To prepare your new cooking area layout start by taking measurements of the kitchen area. When you have completed it is worthwhile checking your measurements to save a great deal of future issues.
These are some indicate think about with your layout:-
- Generally, sinks go under a window.
- Do not place sink units or hobs too near to or on a joint in a worktop.
- To lower the amount of plumbing required, position washing machines and dishwashing machines near the sink.
- Hobs require area on either side for pan manages.
- Set up any extraction systems (read: how to install an extractor fan) on an outside wall.
- Don’t ‘box in’ any gas devices as they need good air flow for right operation and safety.
- Do not place electrical sockets or switches above hobs or cookers.
- Ensure your brand-new cooking area is practical and user-friendly.
- Wall systems and the base systems below them should be the same width, so doors and handles line up.
- Electric sockets should be at least 150mm from the finished worktop to allow room for the plug leading flex. It’s easier to tile if the socket( s) are on the tile line.
- Prior to you perform any electrical operate in the home check out the structure policies on the Government or local authority website specifically the Part P regulations and Electrical safety in the house. I am not mindful of the current guidelines it is worth checking out the newest regulations as they have been upgraded in the past.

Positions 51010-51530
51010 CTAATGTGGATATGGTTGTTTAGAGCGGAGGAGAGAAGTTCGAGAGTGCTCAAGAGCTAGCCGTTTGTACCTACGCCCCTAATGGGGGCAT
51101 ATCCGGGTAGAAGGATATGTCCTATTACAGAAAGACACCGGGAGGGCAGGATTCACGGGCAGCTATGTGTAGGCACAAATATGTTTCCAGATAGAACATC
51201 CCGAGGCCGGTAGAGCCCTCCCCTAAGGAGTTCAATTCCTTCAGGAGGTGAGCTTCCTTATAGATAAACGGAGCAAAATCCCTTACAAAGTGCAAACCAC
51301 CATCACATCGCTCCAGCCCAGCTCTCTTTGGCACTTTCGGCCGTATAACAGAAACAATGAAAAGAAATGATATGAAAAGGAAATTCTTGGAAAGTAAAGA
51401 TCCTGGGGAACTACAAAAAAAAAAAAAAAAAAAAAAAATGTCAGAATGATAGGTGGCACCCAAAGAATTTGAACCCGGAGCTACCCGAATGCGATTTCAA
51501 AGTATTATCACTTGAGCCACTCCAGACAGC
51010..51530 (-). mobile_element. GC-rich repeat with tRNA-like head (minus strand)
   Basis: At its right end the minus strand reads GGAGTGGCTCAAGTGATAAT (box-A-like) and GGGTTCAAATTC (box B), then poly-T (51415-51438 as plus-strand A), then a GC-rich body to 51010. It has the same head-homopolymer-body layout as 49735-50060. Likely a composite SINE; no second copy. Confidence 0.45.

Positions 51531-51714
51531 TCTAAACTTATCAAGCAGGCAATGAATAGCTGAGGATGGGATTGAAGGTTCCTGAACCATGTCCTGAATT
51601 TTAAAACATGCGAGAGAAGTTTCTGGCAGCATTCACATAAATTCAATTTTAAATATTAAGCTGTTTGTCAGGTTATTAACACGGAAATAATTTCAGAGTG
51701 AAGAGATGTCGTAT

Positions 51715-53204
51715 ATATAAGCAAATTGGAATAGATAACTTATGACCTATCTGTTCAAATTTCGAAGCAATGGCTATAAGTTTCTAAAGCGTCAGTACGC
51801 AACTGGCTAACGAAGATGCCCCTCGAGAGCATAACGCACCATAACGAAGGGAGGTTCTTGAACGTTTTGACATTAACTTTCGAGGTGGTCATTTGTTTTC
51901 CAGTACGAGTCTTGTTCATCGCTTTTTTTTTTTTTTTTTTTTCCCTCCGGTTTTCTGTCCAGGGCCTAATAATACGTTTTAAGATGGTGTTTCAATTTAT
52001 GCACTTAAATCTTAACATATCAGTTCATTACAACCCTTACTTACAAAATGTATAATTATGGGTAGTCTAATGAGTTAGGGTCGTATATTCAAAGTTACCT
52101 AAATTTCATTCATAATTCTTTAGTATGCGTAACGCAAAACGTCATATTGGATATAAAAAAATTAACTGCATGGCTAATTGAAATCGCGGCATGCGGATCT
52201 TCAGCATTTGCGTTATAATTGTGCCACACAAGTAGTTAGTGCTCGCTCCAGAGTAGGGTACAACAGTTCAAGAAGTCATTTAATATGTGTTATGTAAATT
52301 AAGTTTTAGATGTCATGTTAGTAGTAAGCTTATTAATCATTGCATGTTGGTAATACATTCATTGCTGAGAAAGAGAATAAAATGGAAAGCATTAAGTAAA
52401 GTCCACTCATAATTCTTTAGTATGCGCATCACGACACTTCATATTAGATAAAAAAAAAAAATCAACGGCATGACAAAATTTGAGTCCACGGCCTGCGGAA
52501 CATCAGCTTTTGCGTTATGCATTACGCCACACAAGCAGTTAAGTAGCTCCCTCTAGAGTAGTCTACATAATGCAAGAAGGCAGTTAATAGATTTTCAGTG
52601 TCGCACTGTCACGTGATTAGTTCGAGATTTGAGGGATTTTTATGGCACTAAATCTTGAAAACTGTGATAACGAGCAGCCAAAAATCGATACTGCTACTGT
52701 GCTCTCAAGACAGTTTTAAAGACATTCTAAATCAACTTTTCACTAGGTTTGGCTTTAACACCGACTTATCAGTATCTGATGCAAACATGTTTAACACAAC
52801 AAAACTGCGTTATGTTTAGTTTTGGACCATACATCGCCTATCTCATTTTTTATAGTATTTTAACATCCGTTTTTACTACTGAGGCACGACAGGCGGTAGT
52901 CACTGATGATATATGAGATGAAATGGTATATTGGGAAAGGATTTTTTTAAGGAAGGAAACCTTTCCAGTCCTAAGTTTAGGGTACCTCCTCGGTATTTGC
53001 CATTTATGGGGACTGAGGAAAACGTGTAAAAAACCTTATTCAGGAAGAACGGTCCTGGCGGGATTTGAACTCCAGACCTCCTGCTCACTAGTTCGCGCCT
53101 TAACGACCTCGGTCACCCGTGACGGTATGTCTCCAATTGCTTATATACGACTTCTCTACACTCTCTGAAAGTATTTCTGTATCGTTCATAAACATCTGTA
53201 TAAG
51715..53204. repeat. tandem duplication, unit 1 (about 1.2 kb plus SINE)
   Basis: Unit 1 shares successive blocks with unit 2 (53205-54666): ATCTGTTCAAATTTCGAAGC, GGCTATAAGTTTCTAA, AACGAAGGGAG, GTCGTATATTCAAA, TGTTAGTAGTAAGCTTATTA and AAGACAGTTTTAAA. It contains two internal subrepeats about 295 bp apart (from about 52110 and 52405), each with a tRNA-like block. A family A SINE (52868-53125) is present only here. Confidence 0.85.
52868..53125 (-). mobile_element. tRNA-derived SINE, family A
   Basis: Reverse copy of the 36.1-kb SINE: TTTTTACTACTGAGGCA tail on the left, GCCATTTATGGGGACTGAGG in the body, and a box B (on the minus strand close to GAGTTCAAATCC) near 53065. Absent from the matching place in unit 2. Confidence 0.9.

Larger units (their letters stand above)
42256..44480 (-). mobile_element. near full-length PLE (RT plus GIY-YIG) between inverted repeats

Any gas work will need a Gas Safe registered plumbing/ engineer.
When you have actually made a list of the units required for the kitchen area don’t forget all the extras such as:.
- Corner post.
- Jointing package with coloured jointing substance.
- Water waste set.
- Ornamental dressed end panels to match the doors, including perhaps an extra one to use for filling any spaces, any device doors, and so on
Fitting a kitchen– Preparation.
The primary step towards your new cooking area is getting rid of the old one. Wear the appropriate safety equipment, gloves, goggles, etc
How to eliminate old kitchen cabinets and worktops.
Get rid of all the doors, drawers and shelves, then eliminate any screws that are fixing the worktop( s) to the base units. If the worktop edges are under tiles you might have to remove enough to ‘free up’ the worktop. If the there’s a worktop glued to a base system, use a lump hammer or crowbar to separate them.
The systems themselves need to be fairly easy to eliminate and must split up relatively quickly. Particularly with one’s dependable lump hammer. If the old cabinets won’t leave easily, get someone to assist you.
Watch out for concealed cable televisions and pipelines– most people will not appreciate an indoor pool!
Place all the old systems and worktops outside and out of the way. You’ll need to eliminate them in some way. So you might want to employ a skip for a couple of hours if you don’t have a van.
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